On Wednesday I had to go over to the Museum of Lancashire to talk to Stuart Noon of the Portable Antiquities Scheme about a whole variety of things. I took the opportunity to have a look at a bag of bones he has found in the stores there. They have been cataloguing the reserve collections in the museum – which looks like a fascinating and frustrating job in about equal measure – and in a box with the name of a completely different site on the outside they have found two bags of finds labelled ‘Fairy Holes, Whitewell’. We are fairly sure these come from the 1946 excavations of Fairy Holes cave by Musson and Dobson, which I have described in earlier posts.
This is the contents of the first bag, all of which are animal bones. Musson described the bones they found as ‘nothing of importance as there were none of extinct animals or humans’ – and there are certainly no woolly rhinos and Neanderthals in this tray. There is a mix here of quite weathered cattle and sheep bones with much more recent looking bird bones. Of course, Fairy Holes wood is still a pheasant shoot, which is probably where the birds come from, but the more weathered bones look very similar to bones we found in 2011 in the upper layers of Temple Cave on the opposite site of the wood.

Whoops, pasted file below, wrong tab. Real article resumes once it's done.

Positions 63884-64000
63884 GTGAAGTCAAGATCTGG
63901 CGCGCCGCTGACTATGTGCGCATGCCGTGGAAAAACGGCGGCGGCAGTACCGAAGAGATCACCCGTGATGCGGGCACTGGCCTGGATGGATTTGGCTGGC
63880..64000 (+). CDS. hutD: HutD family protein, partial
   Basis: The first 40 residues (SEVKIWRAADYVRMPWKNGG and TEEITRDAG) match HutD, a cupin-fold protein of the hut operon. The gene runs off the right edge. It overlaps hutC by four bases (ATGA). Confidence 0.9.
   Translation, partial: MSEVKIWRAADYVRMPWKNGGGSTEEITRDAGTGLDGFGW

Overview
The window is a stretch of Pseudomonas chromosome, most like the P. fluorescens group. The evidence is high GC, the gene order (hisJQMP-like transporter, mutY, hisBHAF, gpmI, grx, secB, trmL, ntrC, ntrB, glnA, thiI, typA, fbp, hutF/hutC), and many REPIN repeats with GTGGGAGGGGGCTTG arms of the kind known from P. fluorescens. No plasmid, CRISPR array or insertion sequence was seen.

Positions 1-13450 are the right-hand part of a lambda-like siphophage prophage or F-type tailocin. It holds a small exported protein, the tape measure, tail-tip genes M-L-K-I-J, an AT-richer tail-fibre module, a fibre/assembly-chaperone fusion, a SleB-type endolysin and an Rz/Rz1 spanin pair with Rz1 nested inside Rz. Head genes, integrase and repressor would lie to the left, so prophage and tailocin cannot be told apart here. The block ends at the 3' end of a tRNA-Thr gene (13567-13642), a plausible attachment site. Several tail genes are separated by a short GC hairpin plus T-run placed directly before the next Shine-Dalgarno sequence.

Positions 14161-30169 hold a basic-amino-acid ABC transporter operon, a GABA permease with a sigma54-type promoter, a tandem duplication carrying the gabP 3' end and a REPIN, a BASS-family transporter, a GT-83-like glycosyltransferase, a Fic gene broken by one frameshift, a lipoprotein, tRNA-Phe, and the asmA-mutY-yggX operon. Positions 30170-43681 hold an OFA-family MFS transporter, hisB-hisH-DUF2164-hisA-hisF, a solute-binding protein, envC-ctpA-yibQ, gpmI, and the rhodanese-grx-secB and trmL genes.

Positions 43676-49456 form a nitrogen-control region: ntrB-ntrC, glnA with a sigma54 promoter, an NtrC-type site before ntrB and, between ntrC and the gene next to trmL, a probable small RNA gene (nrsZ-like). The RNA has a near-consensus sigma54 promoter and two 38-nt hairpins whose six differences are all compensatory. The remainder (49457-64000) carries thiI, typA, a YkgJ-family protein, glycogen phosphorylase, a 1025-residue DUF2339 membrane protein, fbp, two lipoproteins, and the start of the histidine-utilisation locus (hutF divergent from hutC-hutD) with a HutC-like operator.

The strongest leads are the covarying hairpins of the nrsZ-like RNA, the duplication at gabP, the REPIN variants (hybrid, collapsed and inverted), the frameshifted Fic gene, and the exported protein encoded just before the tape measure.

The second bag is even smaller and had nothing in it but fairly substantial chunks of charcoal. Without more detailed knowledge of which layer of the cave they came from there is nothing much you can do with isolated lumps of charcoal like this. However, the fact they survive is quite encouraging.
This should only be a small fraction of the finds from Musson and Dobson’s dig at Fairy Holes. Stuart has sent out an enquiry around the whole of Lancashire Museum Services to try and track down the rest of the finds, which include flint implements and sherds of an Early Bronze Age Collared Urn, as well as probably a lot more animal bone.
All of this will be a great help as we work towards more excavation at Fairy Holes. At the moment, I’m just looking forward to seeing all the rest of the finds if they can be tracked down.